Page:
Wednesday, December 22, 2010

Show & Tell on the Champs-Elysées

This question comes up often on tours – how are African Americans viewed and treated differently in Paris than Africans?  Would you be surprised if I told you part of the answer reveals itself on the Champs-Elysées? 

In the Holiday season, the Champs-Elysées truly earns its crown of most beautiful street in the world. Thousands of lights are strung like snowflakes in the trees, ground level is dazzling with Christmas Market baubles and Ice Sculptures. The last thing anyone’s thinking about is what a glorious arena this grand avenue has been for displaying Paris’ appreciation of African American culture. And even further from the mind, recalling how it has recently been the ground of contention in France-Africa relations.

Here's the recurring scene: every Bastille Day on the majestic Champs-Elysées, the rain-proof stadium is set up, the tricolor flag flutters, and military bands march in parade in front of the president.

On more occasions that most people realize, an impressive number of African Americans of unrivaled merit have been invited to parade. And fittingly so; the name of this grand avenue originates from the Greek mythological Elysian Fields where heroes and virtuous souls rest after death.

Imagine the unbelievable pride of the 369th Harlem Infantry and other segregated Regiments, decorated with their Croix de Guerre, waving back at the grateful crowds that surged onto the street to greet them. This was 1919;  the soldiers had helped liberate small towns in France, they’d kept their heads and hearts when all around them were losing theirs, they’d proven the inferiority label wrong.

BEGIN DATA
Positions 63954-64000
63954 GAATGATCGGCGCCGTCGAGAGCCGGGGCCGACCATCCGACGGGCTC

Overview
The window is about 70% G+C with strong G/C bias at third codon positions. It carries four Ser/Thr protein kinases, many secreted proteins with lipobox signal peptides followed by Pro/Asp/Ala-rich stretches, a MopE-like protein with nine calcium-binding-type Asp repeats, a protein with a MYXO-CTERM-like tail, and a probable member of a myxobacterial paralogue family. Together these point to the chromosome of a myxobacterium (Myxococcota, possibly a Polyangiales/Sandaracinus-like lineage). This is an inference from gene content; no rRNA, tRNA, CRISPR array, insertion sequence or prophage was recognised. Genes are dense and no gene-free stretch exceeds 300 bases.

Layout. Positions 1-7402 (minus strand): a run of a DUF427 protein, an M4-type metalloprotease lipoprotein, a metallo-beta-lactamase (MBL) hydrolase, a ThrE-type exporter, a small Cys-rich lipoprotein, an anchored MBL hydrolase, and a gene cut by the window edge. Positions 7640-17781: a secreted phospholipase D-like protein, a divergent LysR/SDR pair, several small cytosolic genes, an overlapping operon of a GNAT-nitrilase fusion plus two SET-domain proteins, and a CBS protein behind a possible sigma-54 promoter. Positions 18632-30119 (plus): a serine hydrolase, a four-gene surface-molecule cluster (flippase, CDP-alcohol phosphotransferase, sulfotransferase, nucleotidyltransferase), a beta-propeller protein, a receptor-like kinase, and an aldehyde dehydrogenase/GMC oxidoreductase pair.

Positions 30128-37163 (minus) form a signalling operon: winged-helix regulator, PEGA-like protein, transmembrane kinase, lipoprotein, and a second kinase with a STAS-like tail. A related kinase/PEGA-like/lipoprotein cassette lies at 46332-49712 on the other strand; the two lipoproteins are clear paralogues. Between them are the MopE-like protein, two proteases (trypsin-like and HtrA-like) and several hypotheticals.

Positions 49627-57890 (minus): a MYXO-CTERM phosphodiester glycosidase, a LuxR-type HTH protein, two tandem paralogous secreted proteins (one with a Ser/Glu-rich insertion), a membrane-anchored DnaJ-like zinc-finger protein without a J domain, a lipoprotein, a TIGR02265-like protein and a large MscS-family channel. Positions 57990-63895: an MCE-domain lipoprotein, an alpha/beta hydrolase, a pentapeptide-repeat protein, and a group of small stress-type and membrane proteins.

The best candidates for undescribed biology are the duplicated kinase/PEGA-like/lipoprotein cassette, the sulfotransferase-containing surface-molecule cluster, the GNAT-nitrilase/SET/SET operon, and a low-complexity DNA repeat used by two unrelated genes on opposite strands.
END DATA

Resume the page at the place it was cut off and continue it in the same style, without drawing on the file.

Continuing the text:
Lighting The Flame
Eugene Bullard
A few years earlier, the US Air Force hadn't considered Eugene Bullard worthy of manning its planes. Georgia-born Bullard up and earned his wings in 1916 through the Foreign Legion flying Fokker Triplanes and a Pfalz D III and became the only African American pilot in WWI. The French showered this trailblazer with honors. One of the most powerful took place at the western-most entry to the Champs-E.  Under the Arch of Triumph in 1954, General de Gaulle asked Bullard to rekindle the Flame to the Unknown Soldier.

Another Legion of Honor inductee, Josephine Baker, made this swanky street her own. Her feisty, sexy debut at the nearby Théatre des Champs Elysées took the collective breath away. Then all frivolity behind her, down this same fashionable street she marched in 1969 alongside De Gaulle supporters. To complete the picture, the site of her thousands-strong funeral was held a block north of the Champs, at the Madeleine Church.

It's pretty well certain that someone like Josephine 'Queen of Parisian Nights' wasn't quite who France's Queen Marie of Medici had in mind in the 17th century when she planned to turn this farmland on the outskirts of the city into The Queen's Court, later known as the Champs-Elysees.

Miss Sally Hemings started her own dynasty in the shadows of this street, in the shadows of society. She arrived in 1787 as a slave to Ambassador Thomas Jefferson’s family at their residence at the corner of Rue Berri. Thanks to French law, though, she was considered just another free servant of color. Less than a year before the Liberty, Equality, Brotherhood creed of the French Revolution was cast in stone, Miss Sally was said to have conceived the first of the contested Hemings-Jefferson clan here, and soon after hammered out her own declaration of independence for her children. 

Meta Vaux Warrick

Le Petit Palais
From revolution in deed to evolution in perception, look no further than a few steps south of the avenue to the Grand and Petit Palais museums, both constructed for the 1900 Universal Exposition. Here, amid all the beau monde, W.E.B. Dubois exhibited highly unusual photos of Black Americans. Streams of ticket-holders came expecting to commiserate with images of downtrodden, poverty-stricken, ragged former slaves but Du Bois’ fine displays of Black America’s prosperous middle and upper class left them with new food for thought. Since then, those same museums have featured a veritable parade of fine, progressive art that was getting little respect back home:  Henry O. Tanner, Meta Vaux Warrick, Daniel Warburg, Annie E. Walker, Elizabeth Prophet, Palmer Hayden, William Edward Scott, Lois Mailou Jones.